Mahler, Then And Now

Tonight I’m covering the second installment of the Argento Ensemble’s “Mahler in New York” series, which pairs contemporary composes with chamber arrangements of Mahler. Tonight the feature is the Schoenberg/Riehn reduction of Das Lied von der Erde, and I’m expecting big things after Argento’s tremendous playing of Symphony No. 9.

During a break in this morning’s action (review, Bitches Brew), I dialed up Das Lied and discovered this gem:


It had escaped my attention last year, probably because it was a download-only release. I hit play without knowing exactly what it was, and got to enjoy what is now an infrequent experience, hearing a familiar piece played in a new (and superb) manner. This is a new arrangement by Glen Cortese, done in 2006, and the ensemble on the record is Musica Saeculorum, a period instrument group.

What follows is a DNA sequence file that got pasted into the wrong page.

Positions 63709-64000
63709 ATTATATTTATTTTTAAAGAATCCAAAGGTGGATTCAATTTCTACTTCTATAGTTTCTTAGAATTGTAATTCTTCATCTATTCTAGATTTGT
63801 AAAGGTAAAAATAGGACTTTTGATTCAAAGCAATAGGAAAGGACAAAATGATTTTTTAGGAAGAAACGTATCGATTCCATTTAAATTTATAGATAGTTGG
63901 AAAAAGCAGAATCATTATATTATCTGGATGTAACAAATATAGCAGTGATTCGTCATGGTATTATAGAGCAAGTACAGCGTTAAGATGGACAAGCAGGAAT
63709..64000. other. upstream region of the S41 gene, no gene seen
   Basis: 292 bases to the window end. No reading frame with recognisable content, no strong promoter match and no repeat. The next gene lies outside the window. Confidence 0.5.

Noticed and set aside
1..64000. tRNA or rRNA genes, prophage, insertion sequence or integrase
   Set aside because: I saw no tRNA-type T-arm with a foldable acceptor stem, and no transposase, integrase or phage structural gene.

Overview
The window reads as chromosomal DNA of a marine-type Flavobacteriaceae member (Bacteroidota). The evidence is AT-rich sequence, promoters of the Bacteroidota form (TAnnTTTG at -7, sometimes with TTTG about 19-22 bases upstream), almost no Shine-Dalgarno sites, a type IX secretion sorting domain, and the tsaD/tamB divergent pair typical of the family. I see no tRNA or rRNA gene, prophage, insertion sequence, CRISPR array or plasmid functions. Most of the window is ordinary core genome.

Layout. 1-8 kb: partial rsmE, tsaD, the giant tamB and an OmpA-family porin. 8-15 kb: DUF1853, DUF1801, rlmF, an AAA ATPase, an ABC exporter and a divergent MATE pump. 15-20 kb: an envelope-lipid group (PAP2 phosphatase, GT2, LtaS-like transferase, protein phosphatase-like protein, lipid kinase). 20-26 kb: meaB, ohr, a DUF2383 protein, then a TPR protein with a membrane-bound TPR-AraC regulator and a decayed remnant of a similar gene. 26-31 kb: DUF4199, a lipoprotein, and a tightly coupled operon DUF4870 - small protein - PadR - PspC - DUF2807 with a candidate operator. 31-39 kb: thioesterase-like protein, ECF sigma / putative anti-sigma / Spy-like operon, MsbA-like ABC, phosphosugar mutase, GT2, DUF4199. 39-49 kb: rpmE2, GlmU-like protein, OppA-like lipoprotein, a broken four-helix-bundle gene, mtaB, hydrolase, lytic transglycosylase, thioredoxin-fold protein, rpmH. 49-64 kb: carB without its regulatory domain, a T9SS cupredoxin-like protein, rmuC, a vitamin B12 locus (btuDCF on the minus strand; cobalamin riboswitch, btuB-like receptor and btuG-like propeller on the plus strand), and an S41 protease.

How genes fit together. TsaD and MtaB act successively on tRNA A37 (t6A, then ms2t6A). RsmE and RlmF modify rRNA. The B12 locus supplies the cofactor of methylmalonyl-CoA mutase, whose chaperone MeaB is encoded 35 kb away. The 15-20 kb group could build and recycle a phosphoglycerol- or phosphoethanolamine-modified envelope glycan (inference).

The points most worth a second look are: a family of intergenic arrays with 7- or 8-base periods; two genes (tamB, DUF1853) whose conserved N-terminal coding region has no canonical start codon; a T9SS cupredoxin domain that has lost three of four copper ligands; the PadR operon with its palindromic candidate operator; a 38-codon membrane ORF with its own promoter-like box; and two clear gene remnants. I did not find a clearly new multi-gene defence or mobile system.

There needs to be more period Mahler, if only so we can hear how the music sounds. When Mahler was composing and conducting, many of the instruments were what we now considering period types, the orchestral blend was different, the strings eschewed vibrato. That was the sound he heard, and that’s particularly germane because of the extreme value Mahler put into his orchestrations. Currently there is only one other period recording of Maher, Mahler: Symphony No. 4, which I strongly recommend.

It will take more than one listen to see how much Mahler is in this new Das Lied, but it is so refreshing, so vibrant to hear, the singing is terrific. I’m loving it.